There is a new Best Evidence in Brief and to be honest, I’ve skipped one because I thought some research mentioned in the newsletter wasn’t really deserving the label of best evidence. The new edition is better, although I was reluctant to share this study. Not because I think it wasn’t conducted in a good way, but because the results are in contradiction with previous research. Still, it is important to share studies even if they don’t show what you expected – or even more important if they don’t.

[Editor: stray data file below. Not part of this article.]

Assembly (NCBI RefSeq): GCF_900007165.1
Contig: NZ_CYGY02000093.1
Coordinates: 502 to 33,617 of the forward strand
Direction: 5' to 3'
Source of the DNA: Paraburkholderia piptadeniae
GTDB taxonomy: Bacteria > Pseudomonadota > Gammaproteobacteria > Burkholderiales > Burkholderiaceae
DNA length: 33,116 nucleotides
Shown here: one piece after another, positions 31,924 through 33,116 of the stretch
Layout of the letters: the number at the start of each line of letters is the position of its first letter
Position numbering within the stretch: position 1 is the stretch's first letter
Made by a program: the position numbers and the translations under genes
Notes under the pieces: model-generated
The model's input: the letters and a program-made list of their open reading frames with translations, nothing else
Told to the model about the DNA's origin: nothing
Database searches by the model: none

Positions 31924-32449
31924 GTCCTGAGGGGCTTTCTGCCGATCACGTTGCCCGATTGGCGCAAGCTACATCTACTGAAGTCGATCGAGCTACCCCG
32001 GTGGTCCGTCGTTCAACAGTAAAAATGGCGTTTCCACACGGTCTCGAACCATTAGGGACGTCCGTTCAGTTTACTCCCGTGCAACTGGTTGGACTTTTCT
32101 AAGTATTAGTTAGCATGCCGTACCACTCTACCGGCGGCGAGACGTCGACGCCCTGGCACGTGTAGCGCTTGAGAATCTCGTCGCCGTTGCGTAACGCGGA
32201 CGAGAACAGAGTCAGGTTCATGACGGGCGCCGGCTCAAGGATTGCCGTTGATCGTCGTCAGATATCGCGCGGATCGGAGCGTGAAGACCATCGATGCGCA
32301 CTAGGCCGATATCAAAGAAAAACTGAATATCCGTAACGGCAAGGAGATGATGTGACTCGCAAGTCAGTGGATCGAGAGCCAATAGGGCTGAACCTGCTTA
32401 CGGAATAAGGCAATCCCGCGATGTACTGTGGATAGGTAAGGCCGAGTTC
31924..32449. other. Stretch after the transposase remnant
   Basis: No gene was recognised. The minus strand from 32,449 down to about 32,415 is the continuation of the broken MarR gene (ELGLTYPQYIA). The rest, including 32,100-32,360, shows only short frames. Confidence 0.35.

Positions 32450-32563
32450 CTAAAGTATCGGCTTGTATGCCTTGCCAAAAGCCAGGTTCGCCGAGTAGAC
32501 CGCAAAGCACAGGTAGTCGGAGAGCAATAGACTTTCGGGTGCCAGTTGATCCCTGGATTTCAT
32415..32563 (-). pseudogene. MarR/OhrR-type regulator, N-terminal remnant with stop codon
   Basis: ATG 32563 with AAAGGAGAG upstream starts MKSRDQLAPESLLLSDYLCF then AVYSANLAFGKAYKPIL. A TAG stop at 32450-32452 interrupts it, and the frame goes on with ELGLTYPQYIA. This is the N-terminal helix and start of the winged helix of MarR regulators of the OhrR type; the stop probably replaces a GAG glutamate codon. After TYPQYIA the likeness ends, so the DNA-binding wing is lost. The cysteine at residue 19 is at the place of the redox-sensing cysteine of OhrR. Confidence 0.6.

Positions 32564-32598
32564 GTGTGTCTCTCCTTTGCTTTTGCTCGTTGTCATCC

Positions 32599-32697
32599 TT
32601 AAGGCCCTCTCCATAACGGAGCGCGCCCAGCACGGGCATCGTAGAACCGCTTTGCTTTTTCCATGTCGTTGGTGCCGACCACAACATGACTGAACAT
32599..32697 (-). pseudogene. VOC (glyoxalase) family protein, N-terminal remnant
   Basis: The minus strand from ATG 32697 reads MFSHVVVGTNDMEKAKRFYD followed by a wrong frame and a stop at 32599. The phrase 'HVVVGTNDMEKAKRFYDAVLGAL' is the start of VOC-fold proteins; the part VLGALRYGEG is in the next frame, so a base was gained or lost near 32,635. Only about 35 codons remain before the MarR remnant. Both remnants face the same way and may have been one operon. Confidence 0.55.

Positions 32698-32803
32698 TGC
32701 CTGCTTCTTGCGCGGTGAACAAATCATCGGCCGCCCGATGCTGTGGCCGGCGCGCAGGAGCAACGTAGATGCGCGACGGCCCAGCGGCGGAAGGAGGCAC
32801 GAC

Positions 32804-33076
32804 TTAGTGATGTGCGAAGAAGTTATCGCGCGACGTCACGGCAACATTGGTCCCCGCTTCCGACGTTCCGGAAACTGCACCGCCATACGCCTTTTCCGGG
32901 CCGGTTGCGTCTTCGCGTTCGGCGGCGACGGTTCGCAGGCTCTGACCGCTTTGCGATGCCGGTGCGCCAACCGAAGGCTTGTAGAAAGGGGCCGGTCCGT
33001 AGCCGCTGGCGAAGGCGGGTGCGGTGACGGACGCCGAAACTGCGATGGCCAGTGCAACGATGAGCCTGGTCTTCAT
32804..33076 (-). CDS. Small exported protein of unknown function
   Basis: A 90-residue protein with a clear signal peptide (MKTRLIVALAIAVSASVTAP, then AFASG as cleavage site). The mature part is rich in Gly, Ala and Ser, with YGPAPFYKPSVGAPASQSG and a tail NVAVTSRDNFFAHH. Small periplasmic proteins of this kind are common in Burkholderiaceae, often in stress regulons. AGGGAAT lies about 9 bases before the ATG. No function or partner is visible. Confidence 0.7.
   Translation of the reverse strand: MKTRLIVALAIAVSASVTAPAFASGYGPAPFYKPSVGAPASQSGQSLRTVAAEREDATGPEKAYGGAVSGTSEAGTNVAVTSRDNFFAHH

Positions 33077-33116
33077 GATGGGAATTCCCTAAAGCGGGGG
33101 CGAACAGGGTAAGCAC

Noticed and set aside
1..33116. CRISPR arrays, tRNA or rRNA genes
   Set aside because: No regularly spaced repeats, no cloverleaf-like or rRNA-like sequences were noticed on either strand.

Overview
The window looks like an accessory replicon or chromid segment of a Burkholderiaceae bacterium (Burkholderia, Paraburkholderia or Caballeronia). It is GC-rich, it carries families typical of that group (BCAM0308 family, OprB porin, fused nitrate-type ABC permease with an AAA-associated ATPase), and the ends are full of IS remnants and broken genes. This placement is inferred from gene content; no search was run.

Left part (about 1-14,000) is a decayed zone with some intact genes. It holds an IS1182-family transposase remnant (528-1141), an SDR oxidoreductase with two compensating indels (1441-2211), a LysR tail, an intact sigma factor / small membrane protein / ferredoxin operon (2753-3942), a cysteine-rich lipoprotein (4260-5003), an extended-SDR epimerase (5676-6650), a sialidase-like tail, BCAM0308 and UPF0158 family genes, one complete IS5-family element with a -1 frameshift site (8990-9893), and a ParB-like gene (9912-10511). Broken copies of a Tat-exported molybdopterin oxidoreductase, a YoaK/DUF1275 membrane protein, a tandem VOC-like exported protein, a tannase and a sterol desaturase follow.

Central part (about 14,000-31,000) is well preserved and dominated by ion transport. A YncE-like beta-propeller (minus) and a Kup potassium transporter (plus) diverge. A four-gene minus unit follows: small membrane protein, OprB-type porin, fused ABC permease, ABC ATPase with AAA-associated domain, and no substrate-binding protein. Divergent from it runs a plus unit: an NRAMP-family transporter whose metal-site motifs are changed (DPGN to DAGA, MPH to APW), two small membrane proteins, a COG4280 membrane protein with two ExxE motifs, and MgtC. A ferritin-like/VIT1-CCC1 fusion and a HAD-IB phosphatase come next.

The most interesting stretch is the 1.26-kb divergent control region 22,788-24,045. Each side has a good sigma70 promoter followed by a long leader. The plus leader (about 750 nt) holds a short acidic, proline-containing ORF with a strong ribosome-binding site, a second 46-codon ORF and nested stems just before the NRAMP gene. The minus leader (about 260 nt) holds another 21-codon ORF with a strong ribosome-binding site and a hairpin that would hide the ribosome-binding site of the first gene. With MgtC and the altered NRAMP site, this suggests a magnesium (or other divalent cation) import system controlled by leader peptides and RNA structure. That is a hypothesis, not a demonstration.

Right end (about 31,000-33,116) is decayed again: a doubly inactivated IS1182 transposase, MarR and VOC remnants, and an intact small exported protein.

An evaluation published by the Education Endowment Foundation (EEF) in the UK has found that introducing more frequent and structured lesson observations – where teachers observe their colleagues and give them feedback – made no difference to students’ GCSE math and English results (GCSEs are high-stakes exams taken in a range of subjects by secondary students in England).
View original post 156 more words